A convenient by-product of using a factorial approximation of the posterior density in ensemble learning is that unused parts of the model are effectively pruned away. The reason for this is that the learning process aims at fitting the approximation to the true posterior. It is usually the case that the model has some indeterminacies, which basically means that several different values for the variables in the model yield exactly the same probability for the observations. It is then impossible to determine the variables based on observations.

For ensemble learning this can be a benefit because it allows a choice of parameter values which make the factorial assumption of the posterior density more valid. In other words, extra degrees of freedom in the model can be used for improving the approximation of the posterior density.

If the model has more parameters or factors than are required, some of them are not well determined which will be reflected in having equal posterior and prior distributions. In a general case where the variables have posterior correlations, there are some directions in the variable space which are well determined and others which are not. Figure 8a gives an example of such a situation. The difference of the two parameters is well determined while the value of their sum is uncertain.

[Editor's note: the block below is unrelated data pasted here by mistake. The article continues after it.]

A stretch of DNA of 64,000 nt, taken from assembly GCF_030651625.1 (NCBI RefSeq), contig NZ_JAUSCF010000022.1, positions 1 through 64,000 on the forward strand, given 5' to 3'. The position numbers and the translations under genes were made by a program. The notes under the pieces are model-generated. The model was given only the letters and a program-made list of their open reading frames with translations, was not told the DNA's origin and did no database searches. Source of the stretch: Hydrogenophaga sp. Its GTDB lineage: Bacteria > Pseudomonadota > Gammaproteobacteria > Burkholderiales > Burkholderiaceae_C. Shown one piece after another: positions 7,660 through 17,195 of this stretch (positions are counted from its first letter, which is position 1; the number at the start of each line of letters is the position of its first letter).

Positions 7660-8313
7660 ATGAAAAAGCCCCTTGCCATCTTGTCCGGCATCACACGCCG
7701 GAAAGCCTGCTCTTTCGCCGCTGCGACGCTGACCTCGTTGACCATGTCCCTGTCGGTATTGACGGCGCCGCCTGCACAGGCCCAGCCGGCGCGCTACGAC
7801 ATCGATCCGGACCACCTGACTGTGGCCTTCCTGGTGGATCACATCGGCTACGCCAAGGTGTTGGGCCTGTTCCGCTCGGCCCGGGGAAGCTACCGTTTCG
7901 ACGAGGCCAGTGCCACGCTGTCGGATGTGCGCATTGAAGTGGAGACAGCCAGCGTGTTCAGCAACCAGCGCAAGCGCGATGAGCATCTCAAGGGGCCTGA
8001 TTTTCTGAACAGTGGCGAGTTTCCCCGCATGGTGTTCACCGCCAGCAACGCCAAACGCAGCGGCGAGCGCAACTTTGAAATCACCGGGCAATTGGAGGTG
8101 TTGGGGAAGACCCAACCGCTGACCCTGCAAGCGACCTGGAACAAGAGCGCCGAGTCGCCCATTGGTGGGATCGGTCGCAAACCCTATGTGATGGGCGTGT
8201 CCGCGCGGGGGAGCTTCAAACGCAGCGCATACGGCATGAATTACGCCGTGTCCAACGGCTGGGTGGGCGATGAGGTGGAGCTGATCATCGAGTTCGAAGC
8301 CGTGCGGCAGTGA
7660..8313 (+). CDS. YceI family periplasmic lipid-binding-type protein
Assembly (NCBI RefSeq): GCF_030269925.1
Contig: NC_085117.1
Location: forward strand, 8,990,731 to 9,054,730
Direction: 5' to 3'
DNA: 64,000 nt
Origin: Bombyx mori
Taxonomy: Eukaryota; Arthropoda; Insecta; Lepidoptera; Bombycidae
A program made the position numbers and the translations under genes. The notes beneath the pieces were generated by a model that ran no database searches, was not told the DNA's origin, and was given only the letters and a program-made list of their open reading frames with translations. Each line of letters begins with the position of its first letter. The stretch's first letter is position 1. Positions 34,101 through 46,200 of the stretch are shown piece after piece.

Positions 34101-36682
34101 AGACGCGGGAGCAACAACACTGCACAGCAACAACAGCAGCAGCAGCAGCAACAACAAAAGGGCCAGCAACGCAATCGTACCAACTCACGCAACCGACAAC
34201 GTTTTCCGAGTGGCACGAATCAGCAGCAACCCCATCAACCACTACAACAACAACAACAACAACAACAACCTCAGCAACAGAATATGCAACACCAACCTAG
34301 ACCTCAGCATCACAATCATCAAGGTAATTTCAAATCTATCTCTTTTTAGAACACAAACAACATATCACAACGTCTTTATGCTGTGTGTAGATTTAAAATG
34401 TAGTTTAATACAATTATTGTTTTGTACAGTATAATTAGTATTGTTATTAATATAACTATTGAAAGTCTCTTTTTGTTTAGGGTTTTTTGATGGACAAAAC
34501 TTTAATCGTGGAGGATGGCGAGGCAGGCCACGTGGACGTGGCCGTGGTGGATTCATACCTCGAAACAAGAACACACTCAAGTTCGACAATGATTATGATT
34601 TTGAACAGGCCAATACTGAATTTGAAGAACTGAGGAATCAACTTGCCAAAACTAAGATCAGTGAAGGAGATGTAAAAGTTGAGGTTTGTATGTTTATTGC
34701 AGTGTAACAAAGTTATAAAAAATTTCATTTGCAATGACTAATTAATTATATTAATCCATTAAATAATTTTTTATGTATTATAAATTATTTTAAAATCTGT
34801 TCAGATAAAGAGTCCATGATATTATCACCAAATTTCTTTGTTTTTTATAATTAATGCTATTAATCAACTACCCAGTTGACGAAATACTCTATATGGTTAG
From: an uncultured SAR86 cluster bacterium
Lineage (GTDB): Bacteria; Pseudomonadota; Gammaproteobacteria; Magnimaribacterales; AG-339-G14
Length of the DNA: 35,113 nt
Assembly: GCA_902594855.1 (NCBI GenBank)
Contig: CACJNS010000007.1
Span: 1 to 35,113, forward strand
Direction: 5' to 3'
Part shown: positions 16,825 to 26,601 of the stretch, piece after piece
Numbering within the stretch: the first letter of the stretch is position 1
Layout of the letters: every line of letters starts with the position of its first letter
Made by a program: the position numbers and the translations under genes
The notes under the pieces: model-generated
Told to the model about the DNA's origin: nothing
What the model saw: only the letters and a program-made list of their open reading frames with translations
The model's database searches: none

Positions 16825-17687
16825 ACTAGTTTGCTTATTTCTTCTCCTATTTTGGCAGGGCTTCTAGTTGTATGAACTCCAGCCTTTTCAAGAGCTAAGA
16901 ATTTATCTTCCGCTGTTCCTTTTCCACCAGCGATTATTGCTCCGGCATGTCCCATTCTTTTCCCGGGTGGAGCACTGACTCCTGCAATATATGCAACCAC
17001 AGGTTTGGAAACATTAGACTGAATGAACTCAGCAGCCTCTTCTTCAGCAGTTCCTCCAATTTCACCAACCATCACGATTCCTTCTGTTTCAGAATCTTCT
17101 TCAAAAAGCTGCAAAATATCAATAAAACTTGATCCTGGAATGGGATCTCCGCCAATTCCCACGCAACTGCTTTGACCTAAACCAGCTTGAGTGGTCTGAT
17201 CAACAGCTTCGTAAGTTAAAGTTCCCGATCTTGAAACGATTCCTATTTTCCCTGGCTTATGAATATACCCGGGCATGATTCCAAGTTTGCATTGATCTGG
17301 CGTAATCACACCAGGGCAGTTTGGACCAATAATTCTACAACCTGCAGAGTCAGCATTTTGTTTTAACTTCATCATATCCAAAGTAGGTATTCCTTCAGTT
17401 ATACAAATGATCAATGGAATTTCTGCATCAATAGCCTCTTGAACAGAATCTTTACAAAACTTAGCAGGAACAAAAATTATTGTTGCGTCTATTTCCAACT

If indeterminacies have produced degrees of freedom which allow rotation of the parameter space, then ensemble learning will try to make the variables posteriorly independent as shown in figure 8b. This means that the variables tend to be either well determined or not determined at all. Equation (21) which is the Kullback-Leibler information between the prior and approximated posterior density of a variable can be used for assessing whether the variable is actually used by the model. If the posterior is close to the prior, the variable is not well determined. From the coding point of view, equation (21) can also be interpreted as the number of bits used by the model to represent that variable. If very few bits are used to represent a variable, it is not needed by the model and can be pruned away without affecting the model.